U r the only mom i have heard of that did advocate for having pull out ASL therapy at her Oral / Aural only program. It is not clear if you also got her that at CID this summer.

    bilingual / bicultural programs (ASL / English) – do not just not prohibit they actually offer and promote ASL and English (and speech and audition as clinical services as applicable and desirable)

    do u see a difference?

    now ill tell u about an interesting experience i had with a mom at the DBC Wisconsin rally in front of the AG Bell conference – a Hearing mom of a Deaf daughter who had bilateral implants came out to talk with the folks there. She was great – really i just felt she was wonderful. Her daughter was about 6 i think – doing great. Speaking, listening, language all good but this mom was still curious – what was it that we wanted for her child – so some folks said for her to have a natural and fully accessible language. So she said but she has two ears and a mouth – shouldnt she use them, and someone replied she has two eyes and two hands shouldnt she be able to use them too.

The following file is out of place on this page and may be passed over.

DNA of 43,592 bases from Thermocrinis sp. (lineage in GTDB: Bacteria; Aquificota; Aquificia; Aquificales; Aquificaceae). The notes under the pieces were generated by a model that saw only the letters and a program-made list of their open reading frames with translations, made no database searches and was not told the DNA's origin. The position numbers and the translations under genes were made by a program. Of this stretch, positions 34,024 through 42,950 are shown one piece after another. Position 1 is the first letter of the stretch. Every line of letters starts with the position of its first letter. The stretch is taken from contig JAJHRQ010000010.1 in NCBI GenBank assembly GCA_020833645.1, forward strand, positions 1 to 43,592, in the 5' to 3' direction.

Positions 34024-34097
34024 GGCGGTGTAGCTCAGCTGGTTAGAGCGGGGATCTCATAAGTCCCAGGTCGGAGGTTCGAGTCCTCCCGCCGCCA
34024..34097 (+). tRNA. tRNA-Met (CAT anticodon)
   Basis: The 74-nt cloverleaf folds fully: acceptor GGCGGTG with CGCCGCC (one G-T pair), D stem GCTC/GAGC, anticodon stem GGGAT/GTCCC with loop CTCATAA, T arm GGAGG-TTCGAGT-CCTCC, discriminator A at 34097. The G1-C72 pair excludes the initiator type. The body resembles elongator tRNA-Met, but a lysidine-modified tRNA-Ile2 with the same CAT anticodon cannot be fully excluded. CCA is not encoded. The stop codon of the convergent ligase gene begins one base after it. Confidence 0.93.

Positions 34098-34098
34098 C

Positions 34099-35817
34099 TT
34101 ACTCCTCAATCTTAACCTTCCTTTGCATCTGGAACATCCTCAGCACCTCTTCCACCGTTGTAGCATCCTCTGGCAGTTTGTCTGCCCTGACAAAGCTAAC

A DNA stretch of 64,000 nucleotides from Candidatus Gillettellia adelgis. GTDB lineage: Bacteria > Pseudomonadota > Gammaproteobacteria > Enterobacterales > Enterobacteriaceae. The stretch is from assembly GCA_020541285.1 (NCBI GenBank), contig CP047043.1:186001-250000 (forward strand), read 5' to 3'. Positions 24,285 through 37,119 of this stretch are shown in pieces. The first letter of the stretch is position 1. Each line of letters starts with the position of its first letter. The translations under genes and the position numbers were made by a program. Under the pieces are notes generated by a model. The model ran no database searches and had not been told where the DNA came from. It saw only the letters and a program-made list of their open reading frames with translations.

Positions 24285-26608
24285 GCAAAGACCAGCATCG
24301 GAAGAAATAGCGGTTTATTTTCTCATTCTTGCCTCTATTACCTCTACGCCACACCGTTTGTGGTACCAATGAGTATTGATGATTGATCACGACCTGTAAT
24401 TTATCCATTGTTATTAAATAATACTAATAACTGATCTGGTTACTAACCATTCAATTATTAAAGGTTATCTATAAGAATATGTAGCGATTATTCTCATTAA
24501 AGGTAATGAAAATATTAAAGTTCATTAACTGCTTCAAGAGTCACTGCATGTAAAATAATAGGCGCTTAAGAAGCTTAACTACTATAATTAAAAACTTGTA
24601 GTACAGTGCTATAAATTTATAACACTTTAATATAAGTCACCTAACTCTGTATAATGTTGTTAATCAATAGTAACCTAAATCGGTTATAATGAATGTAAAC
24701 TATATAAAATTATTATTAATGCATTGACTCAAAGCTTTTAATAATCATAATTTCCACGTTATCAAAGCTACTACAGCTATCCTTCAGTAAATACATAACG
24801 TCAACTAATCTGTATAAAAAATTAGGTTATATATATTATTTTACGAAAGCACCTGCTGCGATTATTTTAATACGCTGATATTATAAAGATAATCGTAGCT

so yes u r right extra efforts have to be made to get ASL materials into the hands and eyes of your children but you make HUGE extra efforts to get them sound and speech. soo…….?????

    isnt it worth it?



  32. handeyes
    Sep 02, 2010 @ 03:15:02

    2 more – sorry

    MKM – re: AFA – wondering your thoughts now? Also, i want to be honest with you that im uncomfortable with how you state things in comments in other threads sometimes that dont really sync up with what u have written in your blog entries. Its unsettling and while you may distrust AFA for incorrect reasons – i do NOT want to do so with u.